54 Design Considerations and Operation: Before any methods of contaminationcontrol of airborne particles can beapplied, a decision must be made as tohow critical this particulate matter is tothe process or product. The quantity ofthe particles of a given size that might bepresent within the area must beconsidered. The source of thecontamination is divided into externalsources and internal sources.
55 Design Considerations and Operation: For any given space, there exists the externalinfluence of gross atmospheric contamination.These sources include air pollution in generaland dust storms. External contamination isbrought in primarily through the airconditioning system. Also, externalcontamination can infiltrate through buildingdoors, windows and cracks. The externalcontamination is controlled primarily by thetype of filtration used and spacepressurization.
56 Design Considerations and Operation: People and the production process aresome of the greatest sources of internalcontamination. People in the workspacegenerate particles in the form of skinflakes, lint, cosmetics, and respiratoryemissions. Industry generates particlesfrom combustion processes, chemicalvapors, soldering fumes, and cleaningagents.
57 Design Considerations and Operation: Other sources of internal contamination are generatedthrough the activity of manufacturing equipment.Although airflow design is critical, it alone does notguarantee that cleanroom conditions will be met.Construction finishes, personnel and garments,materials and equipment, and building entrances andexits are other sources of particulate contamination thatmust also be controlled. Room construction andmaterial finishes are an important part of cleanroomdesign. Room construction is important to provide anenclosure that will house a process to exclude outsidecontaminants and that the material finishes will notcontribute to particle generation in the space.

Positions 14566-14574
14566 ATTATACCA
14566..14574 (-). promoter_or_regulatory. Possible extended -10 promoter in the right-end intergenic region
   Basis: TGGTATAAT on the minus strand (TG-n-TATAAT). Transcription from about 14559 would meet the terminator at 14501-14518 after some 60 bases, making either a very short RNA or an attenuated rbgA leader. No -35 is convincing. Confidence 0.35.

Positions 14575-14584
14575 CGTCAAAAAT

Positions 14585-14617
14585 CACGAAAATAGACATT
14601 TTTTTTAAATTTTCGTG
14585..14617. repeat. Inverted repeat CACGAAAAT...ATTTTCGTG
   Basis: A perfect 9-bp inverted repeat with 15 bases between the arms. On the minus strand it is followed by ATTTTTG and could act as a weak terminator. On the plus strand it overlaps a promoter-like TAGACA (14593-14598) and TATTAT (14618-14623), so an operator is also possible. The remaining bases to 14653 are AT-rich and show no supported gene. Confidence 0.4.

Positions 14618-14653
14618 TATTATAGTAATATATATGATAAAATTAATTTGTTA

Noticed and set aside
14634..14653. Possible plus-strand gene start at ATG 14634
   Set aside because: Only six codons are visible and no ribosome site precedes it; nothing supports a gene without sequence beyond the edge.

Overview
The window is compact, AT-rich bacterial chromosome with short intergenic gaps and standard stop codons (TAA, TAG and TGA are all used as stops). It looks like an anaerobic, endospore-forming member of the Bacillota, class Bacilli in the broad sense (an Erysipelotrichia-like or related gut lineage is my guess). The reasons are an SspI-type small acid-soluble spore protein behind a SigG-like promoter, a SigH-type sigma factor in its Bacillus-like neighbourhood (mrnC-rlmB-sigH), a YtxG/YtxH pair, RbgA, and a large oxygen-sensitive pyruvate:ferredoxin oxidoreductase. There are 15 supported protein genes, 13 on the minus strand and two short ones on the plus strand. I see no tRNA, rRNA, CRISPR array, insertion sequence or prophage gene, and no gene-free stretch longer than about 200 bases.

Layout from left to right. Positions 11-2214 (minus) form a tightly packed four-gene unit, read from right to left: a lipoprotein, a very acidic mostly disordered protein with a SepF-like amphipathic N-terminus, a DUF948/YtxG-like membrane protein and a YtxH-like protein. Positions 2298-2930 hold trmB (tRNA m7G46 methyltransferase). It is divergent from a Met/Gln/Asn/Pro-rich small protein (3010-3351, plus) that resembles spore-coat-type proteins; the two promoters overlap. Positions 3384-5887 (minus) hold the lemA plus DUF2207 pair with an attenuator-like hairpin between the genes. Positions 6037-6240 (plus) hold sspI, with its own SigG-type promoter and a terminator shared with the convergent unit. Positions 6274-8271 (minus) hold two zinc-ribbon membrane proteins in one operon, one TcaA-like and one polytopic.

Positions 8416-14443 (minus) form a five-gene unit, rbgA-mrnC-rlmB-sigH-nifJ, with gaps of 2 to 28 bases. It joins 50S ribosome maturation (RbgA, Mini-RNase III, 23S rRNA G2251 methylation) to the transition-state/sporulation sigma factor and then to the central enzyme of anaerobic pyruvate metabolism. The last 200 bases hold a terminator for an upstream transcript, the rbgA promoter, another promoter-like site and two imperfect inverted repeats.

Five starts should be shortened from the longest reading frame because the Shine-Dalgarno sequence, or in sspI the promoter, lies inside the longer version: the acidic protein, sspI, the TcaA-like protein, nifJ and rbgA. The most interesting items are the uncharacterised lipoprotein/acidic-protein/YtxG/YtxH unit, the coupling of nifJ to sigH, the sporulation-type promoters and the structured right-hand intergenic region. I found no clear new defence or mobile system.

58 Design Considerations and Operation: Walls, floors, ceiling tiles, lightingfixtures, doors, and windows areconstruction materials that must becarefully selected to meet cleanroomstandards. People must wear garments tominimize the release of particles into thespace.
59 Design Considerations and Operation: The types of garments depend on the level ofcleanliness required by a process. Smocks,coveralls, gloves, and head and shoe coversare clothing accessories commonly used inclean spaces. Materials and equipment mustbe cleaned before entering the cleanroom.Room entrances such as air locks and passtrough’s are used to maintain pressuredifferentials and reduce contaminants. Also,air showers are used to remove contaminantsfrom personnel before entering the cleanspace.
60 Design Considerations and Operation: The ability of a filter to removeparticles from the air is reflected by itsefficiency rating. The AmericanSociety of Heating, Refrigerating, andAir Conditioning Engineers (ASHRAE)have developed a standard formeasuring filter effectiveness. Thestandard describes test procedures toclassify filters in terms of arrestanceand efficiency.
61 Design Considerations and Operation: Arrestance is the amount of dustremoved by the filter, usuallyrepresented as a percentage. Sincelarge particles make up most of theweight in an air sample, a filter couldremove a fairly high percentage ofthose particles while having no effecton the numerous small particles in thesample. Thus, filters with anarrestance of 90 percent have littleapplication in cleanrooms.
62 Design Considerations and Operation: Efficiency measures the ability of thefilter to remove the fine particles.ASHRAE efficiencies of between 10percent and 40 percent should remove20 percent to 40 percent of the 1micron particles in the air, but hardlyany of the 0.3 to 0.5-micron particles.ASHRAE efficiencies of 80 percent to95 percent can remove 50 percent to70 percent of the 0.3-micron particles.
63 Design Considerations and Operation: A HEPA filter, i.e., high efficiencyparticulate air filter, is defined by itsparticle removal efficiency and itsairflow rate. A HEPA filter is rated byits efficiency in removing smallparticles from air and has a minimumefficiency of percent. These highefficiency filters are usually designedto remove particles of 0.3 microns andlarger.